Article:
Relationship marketing (RM) programs are powerful tools that help consumers make educated healthcare decisions. We have been creating and evaluating RM programs for over 10 years. Since the beginning, we have placed an emphasis on measuring results to ensure that programs are successful and provide robust ROIs.
To that end, since 2006 we’ve shared annual normative data with our clients to help answer the question: “Are our results good?” The reports include results for over 20 RM programs, which provide benchmarks for engagement specific to the healthcare industry.
We have observed a distinct difference in the Oncology space from RM program results in Specialty Care, and have since delineated our reporting to continue tracking the differences. At a high level, Oncology programs have the highest engagement levels, likely driven by urgency for information. Interestingly, Oncology patients/caregivers are tougher to identify and lead to RM enrollment—we have found that they are more discerning about programs that require sign-up, but once in, they are engaged twice as much as compared to Specialty Care programs.
When planning an RM program, consider these facts and action items to optimize results:
Fact: Metrics can be predicted. There is a strong correlation between email engagement, disease state and media investment.
Action: Determine quantitative goals up front and establish an appropriate media plan based on your category and competitive set.
Fact: People don’t wait to open emails—Smartphone use makes it easy to check emails any time of the day. Forty-seven percent of opens occur within 12 hours, and 69% of opens occur within 24 hours of deployment. Eighty-six percent of opens occur within three days of deployment.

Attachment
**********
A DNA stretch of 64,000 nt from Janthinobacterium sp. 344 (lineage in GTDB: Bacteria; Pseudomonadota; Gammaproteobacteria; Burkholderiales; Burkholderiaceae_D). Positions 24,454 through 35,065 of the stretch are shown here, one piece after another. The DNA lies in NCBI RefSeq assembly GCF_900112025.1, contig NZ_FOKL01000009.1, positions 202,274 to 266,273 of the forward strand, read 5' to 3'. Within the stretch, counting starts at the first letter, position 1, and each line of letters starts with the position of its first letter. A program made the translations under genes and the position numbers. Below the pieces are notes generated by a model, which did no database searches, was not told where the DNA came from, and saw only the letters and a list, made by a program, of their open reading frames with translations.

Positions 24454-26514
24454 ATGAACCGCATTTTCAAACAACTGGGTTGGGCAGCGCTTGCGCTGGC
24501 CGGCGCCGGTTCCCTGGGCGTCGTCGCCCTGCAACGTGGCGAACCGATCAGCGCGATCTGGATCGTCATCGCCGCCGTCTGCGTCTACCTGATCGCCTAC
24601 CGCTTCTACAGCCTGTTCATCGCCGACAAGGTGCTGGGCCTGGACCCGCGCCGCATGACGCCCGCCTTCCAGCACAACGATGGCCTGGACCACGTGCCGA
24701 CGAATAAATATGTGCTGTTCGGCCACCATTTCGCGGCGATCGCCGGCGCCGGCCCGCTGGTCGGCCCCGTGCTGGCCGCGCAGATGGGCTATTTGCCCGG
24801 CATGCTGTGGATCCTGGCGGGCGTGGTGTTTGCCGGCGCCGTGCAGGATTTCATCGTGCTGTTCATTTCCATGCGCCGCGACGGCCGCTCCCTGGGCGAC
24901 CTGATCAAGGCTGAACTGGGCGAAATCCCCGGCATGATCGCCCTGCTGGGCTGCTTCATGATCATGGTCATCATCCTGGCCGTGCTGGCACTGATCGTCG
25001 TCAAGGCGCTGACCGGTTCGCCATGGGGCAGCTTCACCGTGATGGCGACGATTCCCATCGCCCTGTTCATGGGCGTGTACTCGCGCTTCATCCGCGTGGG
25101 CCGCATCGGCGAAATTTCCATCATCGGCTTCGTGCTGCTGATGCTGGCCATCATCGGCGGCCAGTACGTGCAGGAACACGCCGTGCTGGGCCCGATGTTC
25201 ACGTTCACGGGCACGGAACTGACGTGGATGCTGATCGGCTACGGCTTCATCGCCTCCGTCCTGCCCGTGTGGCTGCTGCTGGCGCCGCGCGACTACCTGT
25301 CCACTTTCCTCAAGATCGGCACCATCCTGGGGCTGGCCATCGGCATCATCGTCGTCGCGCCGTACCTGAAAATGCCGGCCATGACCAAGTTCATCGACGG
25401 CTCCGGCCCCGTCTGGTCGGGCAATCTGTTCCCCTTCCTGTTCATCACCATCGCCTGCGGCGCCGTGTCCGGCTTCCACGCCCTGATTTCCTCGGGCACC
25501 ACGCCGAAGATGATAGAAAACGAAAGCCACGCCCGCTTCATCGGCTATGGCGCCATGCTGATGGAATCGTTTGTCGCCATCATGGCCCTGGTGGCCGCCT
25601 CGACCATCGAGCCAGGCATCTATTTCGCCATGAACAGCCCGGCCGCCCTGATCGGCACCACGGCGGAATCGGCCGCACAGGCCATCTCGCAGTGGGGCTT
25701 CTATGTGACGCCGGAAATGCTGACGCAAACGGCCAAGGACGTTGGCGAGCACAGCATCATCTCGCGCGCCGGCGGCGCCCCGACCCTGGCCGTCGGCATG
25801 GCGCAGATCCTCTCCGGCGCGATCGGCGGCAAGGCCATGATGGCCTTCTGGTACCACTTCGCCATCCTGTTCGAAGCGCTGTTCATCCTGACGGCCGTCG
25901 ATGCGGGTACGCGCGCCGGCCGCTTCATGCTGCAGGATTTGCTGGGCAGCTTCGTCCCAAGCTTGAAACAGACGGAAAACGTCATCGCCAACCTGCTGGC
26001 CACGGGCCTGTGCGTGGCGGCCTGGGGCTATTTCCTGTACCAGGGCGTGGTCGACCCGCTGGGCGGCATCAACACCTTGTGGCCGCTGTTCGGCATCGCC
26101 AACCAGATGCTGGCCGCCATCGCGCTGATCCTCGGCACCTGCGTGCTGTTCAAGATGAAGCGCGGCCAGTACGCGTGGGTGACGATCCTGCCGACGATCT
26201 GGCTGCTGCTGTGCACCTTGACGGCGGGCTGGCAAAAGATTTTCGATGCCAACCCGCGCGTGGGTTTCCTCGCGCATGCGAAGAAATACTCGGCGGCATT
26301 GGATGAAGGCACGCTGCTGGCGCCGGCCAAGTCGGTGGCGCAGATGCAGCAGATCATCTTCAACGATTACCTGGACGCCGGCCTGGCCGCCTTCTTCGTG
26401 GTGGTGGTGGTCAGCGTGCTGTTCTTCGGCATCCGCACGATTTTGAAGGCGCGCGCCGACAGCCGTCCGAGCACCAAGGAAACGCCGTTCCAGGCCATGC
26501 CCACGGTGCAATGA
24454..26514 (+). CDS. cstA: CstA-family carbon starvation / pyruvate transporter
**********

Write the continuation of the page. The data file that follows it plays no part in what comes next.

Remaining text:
Action: Time email deployment strategically to coincide with the patient journey and important treatment milestones. For example, emails can be timed to coincide with important events such as doctor appointments, a scheduled infusion, or a diagnostic anniversary.
Fact: Open and click rates moderate over time: Multi-year programs are prone to engagement decline due to campaign fatigue and changes in market dynamics.
Action: Subject lines, content and value propositions must be refreshed on a regular basis. Also consider content delivery that is based on user preferences. For example, introduce “pull topics” into your email strategy to allow recipients to tailor content to their immediate needs.
Fact: Non-co-registration enrollments have open and click rates that are over 2.5x higher than leads from co-reg sources.
Media source has a significant effect on engagement at the program level. Co-reg sources bring in a high volume of enrollees in desired segments at low cost; however, leads from these sources generally have lower levels of engagement.
Co-reg rates are much stronger for Oncology vs. Specialty Care due to more specific parameters used for pre-screening patients.
Note: This is not intended to disparage the importance or effectiveness of co-reg driven programs. It is our position that co-reg can be a very effective driver of large quantities of leads at efficient costs per enrollment. Often, the resulting “cost per action” (cost per enrollment divided by total opens and clicks per enrollment) is lower than that of other media sources.
Action: Benchmark metrics are useful to set expectations for engagement based on the media mix that is in place for the program. Program goals should be set based on an analysis of various factors including: condition, patient population and media mix.
As you are planning or measuring your healthcare RM program, and you want to know if your results are “good,” ask yourself a couple of questions:
At the end of the day, a “good” program meets the goals set forth at the start, and takes into consideration the special nuances of your category and associated behavioral trends.